In the early months of this year, as I went about the business of setting up the event, I was again struck by the general good will and willingness to help. The Tinker’s Park Trust have not only made available more of their historic collection, but also their invaluable experience and skill at event management. Several local businesses were more than happy to sponsor the event, and I was able to assemble a very varied group of exhibitors, with a fascinating range of crafts and things to sell.
I grew up in East London, and in our borough we had a very grand 1930s Town Hall. A frieze above the entrance quotes, if I am right, John Ruskin – ‘Fellowship is Life and the Lack of Fellowship is Death.’ A sociologist would call this ‘social capital’ – people trusting each other and co-operating. A parish such as ours still has this and all its benefits, such as low crime, safe streets and people looking out for each other. Sadly this is no longer the case in that part of London.
We need ‘social capital’ to thrive as human beings in the places where we live, and it becomes vital at a time of crisis. I would say that Buxted’s reserves are good, one very clear example being the volunteer effort operating out of the Buxted Inn during the lockdown.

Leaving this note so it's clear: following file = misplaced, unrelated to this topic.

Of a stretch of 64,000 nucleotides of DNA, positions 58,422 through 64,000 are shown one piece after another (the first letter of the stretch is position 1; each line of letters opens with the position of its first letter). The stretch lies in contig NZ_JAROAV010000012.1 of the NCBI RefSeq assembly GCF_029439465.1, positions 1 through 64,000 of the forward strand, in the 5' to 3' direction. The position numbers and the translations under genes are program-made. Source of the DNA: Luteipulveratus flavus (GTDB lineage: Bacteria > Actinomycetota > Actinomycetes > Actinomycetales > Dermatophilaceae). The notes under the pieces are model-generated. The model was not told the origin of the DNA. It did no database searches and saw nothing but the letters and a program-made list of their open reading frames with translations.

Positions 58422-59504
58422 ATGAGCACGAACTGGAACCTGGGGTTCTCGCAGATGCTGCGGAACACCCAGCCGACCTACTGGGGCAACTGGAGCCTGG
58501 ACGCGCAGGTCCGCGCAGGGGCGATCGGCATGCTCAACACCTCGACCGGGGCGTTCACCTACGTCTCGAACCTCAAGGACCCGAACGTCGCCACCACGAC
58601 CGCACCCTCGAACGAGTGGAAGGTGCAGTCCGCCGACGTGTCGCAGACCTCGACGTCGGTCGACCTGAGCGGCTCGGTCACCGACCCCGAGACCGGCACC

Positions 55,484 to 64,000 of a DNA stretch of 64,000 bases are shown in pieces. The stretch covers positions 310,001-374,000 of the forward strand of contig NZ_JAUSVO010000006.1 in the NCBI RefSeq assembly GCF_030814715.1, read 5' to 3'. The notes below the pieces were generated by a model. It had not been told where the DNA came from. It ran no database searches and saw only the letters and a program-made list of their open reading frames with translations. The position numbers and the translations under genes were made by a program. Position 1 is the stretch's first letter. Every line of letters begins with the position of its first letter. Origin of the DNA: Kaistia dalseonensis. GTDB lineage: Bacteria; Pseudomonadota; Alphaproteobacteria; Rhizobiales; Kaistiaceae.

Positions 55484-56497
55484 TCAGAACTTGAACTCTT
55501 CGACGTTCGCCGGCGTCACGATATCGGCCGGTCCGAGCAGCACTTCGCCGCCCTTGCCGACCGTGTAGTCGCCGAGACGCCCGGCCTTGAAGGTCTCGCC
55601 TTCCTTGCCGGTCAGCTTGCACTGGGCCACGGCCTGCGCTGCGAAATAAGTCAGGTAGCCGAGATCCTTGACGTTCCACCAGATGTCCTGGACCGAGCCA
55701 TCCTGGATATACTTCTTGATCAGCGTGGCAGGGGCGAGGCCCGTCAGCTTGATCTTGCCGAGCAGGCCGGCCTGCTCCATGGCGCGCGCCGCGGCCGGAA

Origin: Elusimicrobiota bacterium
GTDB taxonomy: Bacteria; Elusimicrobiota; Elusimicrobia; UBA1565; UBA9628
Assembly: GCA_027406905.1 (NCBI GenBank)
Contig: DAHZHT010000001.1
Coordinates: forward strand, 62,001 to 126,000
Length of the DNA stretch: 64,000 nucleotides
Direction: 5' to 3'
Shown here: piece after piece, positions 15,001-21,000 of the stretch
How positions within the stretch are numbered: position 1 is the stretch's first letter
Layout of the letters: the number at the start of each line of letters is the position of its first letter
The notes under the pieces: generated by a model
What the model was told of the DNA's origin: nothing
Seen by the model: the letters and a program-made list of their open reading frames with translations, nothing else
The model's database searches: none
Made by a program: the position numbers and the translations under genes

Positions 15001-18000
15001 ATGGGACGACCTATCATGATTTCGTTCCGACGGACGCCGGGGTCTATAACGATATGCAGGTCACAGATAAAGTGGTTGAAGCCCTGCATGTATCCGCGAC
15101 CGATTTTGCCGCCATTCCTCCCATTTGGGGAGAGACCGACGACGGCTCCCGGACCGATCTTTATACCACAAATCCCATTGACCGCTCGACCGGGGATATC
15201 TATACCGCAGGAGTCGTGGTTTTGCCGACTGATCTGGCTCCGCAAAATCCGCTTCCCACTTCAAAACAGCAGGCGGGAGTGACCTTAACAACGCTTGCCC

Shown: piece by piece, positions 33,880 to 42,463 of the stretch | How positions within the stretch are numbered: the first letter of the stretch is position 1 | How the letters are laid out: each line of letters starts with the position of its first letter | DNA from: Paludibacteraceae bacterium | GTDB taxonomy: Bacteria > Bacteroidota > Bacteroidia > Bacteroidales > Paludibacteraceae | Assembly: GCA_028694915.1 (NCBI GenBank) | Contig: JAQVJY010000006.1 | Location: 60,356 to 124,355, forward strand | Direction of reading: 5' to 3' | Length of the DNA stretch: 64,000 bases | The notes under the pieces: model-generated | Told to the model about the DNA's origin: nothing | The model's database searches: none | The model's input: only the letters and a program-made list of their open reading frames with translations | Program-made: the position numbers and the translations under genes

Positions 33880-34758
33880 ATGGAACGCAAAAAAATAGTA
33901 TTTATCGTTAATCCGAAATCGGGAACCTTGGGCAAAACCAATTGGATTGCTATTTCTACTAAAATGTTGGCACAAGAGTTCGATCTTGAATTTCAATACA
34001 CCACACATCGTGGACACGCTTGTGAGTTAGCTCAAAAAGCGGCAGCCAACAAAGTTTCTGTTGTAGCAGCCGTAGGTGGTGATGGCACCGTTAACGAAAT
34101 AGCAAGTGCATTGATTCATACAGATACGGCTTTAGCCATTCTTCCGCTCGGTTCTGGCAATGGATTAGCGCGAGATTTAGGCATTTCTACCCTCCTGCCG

The Open Day is ready to go, but just not this year! Everyone has signed up for Saturday 15th May 2021, when we look forward to being one great merry throng in and around the hidden gem that is St Mary’s.
Easter in Buxted and Hadlow Down was, like the rest of the country, more about time at home with virtual prayer and worship. However the three churches used their churchyards to make simple statements about Easter. At St Mary’s the Calvary figures garden area were tidied up and shone in the sunshine. St Mark’s had a small Easter garden beside the church, with the stone rolled away from the tomb. St Margaret’s had the bare cross, made from last year’s Christmas tree, with the simple message attached.
For the first time in over 2000 years public worship throughout the country has been suspended and we are also denied the opportunity to use our churches for personal prayer. In short – all churches are now closed.
Although we are living in uncertain times it is important that the Church is seen to be a beacon of hope, and with God’s help we will come through this terrible time a stronger and more compassionate people.
Easter and St. George’s Day are not far off and in common with a number of other churches in England, S. Mary’s will raise the St. George’s flag two weeks early on Lent 5 (29th March); thus signalling to the people of the parish that they are not forgotten and that the Church continues to be alive and active.